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Private eye Russ Harper (Scott Osborne) and his assistant Diana (Vicki
Miles) are hired to fly down to Florida to find one Paul Elliott (Peter
Lathrop) by his wife Sandra (Teri Stevens). According to his wife, he had
been a practicing nudist before their marriage and thus might hide in a -
gasp! - nudist camp.
Harper and Sandra of course accept the assignment,
but once in Florida, they have to realize that the only way to get into a
nudist camp is to, well, get naked. At first the two have their
reservations of course, but soon they find the constant nudity liberating
and start to enjoy all sorts of nude activities - the usual: volleyball,
skinny dipping, trampoline jumping and even chess. Then during a twist
tournament, Sandra is rather by chance partnered with Elliott, and she and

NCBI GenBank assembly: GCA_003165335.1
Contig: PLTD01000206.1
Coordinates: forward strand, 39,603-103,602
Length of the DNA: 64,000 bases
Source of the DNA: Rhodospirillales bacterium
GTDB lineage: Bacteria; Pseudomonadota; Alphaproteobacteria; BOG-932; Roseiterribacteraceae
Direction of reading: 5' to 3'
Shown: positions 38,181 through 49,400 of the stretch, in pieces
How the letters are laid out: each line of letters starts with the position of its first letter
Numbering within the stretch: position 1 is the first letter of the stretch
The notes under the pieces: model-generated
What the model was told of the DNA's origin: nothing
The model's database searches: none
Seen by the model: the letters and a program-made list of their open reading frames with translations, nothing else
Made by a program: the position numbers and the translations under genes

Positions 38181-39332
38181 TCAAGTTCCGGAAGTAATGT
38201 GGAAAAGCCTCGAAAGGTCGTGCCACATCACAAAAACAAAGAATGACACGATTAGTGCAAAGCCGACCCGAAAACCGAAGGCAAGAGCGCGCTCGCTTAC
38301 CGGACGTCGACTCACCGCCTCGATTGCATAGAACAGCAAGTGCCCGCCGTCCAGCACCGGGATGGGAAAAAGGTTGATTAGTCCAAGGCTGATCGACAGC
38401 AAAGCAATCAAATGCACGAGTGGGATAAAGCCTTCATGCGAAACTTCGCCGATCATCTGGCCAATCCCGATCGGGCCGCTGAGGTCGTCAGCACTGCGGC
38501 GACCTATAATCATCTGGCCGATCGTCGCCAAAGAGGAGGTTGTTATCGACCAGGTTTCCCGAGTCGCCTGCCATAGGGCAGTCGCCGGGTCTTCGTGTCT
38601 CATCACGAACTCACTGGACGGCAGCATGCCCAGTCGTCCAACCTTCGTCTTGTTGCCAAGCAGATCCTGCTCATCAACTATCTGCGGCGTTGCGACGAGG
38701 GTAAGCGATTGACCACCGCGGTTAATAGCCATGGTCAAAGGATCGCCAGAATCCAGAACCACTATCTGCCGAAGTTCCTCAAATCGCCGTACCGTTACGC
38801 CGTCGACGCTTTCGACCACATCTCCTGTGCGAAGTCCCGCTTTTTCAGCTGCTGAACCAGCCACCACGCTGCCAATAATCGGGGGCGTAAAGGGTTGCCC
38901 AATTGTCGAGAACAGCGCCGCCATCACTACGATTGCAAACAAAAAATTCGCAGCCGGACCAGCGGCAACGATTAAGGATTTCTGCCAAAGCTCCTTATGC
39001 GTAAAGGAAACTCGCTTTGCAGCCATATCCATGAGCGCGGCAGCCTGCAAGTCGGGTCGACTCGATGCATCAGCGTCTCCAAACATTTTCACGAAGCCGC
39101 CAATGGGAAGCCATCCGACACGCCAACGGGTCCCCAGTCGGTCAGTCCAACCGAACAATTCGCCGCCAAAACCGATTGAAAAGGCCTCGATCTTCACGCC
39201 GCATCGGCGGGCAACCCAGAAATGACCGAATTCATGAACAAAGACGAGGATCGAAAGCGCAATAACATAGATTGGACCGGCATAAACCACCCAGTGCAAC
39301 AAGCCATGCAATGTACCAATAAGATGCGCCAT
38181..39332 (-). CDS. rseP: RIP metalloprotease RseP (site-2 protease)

Harper soon become friends with him, mainly because they share his
enthusiasm for the nudist lifestyle. But there's still their assignment
Elliott claims he loves his life, but will give up nudism for
nothing in the world - which is when Diana decides to take things into her
own hands, lures Sandra to the nudist camp, persuades her to get naked,
and has her meet her hubby in the nude amidst all those nudists. Works
like a charm of course.
In the end, for no apparent reason, Diana
decides to marry her boss ...
In the late 1950's and early
60's, nudist camp films were a dime a dozen, and basically this is just
one of them, a film that might have raised a few eyebrows back in the day
but seems hilariously innocent (except for American TV) nowadays. The
detective framing story for all the nudity makes this certainly one of the
more inspired films of its ilk, at least on a narrative level, but by and
large this is more about naked people doing stuff in the nude than
anything else. Sure, you might get a mild laugh out of this, and I know I
did, but considering director Herschell Gordon Lewis made the trailblazing
gore film Blood Feast only one
year later, there is nothing in this film that would suggest Lewis would
leave his mark on cinema history (for better or worse) within so short a